How to Take Better Train Travel Photos

For an Internet Rail Travelogue, and for Personal Use.

By Carl Morrison at - -

(The photo examples are best viewed while online, since some references are to photos on other web pages of mine.)

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20.  Interior Shots of Your Train

Since many of those who see your rail photos may not ever have been on the same train, take interior shots so they will know what to expect when your story excites them enough to take the same trip.

If you shoot only out the window, how will those who view your photos know you were on a train and not a bus or car?  You can frame your shots, especially out the back of the train, by including a little bit of the door around the window.  Because of the shape of the window in the door, it is best to do a vertical shot.  Remember to force your flash off so your camera properly exposes the outside scene allowing the door frame to go black for a nice border on your picture.

Take your camera to the diner, for flash pictures of your table mates (with their permission) and shots outside from your dining table with part of the table in the frame, and even take a flash picture of your table setting, your waiter and your meal.   Take your camera to the sightseeing lounge car for an overall shot of people enjoying the view, and to show the viewer what a lounge car looks like inside.   If you are in coach, take a shot down the aisle, a picture of your friends in adjoining seats, a picture of the car attendant as they stand outside the car at stretch stops.  If you are in a sleeper, take a picture of your accommodations when it is made up for day use, and again when it is made up for sleeping.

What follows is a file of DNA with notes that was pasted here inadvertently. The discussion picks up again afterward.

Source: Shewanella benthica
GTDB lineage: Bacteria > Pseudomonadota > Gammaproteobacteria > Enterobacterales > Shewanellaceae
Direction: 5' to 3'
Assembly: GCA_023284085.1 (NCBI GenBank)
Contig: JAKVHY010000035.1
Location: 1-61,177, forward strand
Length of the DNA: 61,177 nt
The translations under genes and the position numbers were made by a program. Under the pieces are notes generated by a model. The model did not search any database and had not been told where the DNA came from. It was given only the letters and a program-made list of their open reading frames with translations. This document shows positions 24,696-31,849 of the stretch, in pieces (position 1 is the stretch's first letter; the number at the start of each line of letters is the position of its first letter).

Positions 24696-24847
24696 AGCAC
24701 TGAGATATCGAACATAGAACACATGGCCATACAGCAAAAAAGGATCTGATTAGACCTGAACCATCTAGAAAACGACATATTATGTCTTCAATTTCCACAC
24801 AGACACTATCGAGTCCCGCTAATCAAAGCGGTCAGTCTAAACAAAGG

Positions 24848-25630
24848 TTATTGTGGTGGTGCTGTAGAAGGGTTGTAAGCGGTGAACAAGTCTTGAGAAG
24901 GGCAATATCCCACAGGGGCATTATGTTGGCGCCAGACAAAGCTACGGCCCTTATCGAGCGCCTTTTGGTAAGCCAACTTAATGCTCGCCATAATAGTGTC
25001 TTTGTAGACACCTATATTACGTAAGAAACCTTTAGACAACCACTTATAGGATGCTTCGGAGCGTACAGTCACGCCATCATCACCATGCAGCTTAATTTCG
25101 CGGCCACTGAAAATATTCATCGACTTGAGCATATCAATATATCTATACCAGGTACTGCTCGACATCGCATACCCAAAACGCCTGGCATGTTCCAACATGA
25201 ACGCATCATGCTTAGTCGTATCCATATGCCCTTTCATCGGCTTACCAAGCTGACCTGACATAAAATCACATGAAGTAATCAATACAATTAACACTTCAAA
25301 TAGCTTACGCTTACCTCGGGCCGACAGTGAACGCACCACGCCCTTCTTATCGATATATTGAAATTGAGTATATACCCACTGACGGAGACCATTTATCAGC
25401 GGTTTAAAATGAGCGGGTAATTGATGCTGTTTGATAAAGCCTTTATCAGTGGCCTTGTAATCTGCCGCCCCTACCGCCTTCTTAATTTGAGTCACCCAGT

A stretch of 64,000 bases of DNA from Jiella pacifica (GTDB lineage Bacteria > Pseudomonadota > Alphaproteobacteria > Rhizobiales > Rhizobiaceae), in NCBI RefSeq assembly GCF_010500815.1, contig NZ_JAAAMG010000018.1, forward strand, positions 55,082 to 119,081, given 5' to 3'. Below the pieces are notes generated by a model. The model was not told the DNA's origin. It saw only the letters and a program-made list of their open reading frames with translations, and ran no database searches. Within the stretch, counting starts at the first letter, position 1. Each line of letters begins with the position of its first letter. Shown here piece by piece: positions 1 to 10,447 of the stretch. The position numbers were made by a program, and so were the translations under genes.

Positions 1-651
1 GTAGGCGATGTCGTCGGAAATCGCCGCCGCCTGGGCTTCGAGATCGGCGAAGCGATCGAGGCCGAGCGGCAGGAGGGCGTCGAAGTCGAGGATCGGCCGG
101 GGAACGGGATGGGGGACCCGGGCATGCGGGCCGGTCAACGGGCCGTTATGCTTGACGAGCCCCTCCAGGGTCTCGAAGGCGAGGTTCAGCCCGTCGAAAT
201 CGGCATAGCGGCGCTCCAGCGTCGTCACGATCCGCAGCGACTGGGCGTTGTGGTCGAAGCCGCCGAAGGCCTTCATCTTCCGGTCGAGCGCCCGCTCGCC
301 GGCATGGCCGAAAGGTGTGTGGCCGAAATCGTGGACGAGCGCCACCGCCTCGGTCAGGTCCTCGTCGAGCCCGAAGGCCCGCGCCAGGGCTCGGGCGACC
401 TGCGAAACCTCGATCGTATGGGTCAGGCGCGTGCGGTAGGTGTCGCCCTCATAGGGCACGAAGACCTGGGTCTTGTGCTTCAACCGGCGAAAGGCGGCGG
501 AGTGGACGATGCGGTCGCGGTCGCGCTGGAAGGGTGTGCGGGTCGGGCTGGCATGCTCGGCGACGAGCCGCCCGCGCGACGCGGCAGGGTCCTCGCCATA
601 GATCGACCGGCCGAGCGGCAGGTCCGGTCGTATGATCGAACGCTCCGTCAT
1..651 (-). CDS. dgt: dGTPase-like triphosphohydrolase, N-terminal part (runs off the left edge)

At the stretch stops, always get off and take a picture of the station with it's sign.  Many times there are rail car and engine displays at the depot.  Peek in side the station to the agent's window, they're all different.  Even the vehicle that takes the baggage out to the baggage car would be an interesting picture.

This might be a time when you can get a picture of a signal tower with it's red, yellow, or green lights, or other RR signs around the station.  If you see your reflection in a window, take it!  Pictures of folks greeting passengers or saying goodbye always are good to show emotions.  This is a time to use your telephoto lens so as not to disturb anyone. 

If there is a change of crew, get a picture of the engineers climbing up or down from the high cab in the engine.  Viewers might be surprised to see a lady engineer starting or leaving her shift.  When taking employee pictures, ask and post their names with their pictures in your story.

There is enough light in the Named Train's Sightseeing/Lounge cars for photographs without flash.  My aim here was to show the remodeled car which has more seating because it is half booths now.  Also, the light window frames and blue seats are a newer, brighter color.  Cafe is downstairs as always.
The old, brown, motif.  Note the increased seating in the new model to the left.  This photo also taken without flash, but camera was held against a door frame.

Take two or three shots to show the whole car if it has distinct parts.

Pacific Parlour Car, swivel lounge chair end of the car.
Walk half way through the car and take another picture to show the coctail table seating in the center and the booths at the far end with the bar.

If you find yourself on a newly remodeled car, take a picture to show the unique parts of the remodeling.  If people in the picture are not recognizable, you need not get a model release.  In this case it was Chris G.
Neither picture, above and right, was made with a flash.
If you use your traveling companion as your model on the train, you do not have to get a model release, and their spouse knows they were doing what they were supposed to be doing!

Your readers may not travel out of the US, so foreign train pictures are always interesting, as is this Private Mexican train's dining room:


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Twenty Tips for Better Train Photos with Many examples from around the United States and Mexico.

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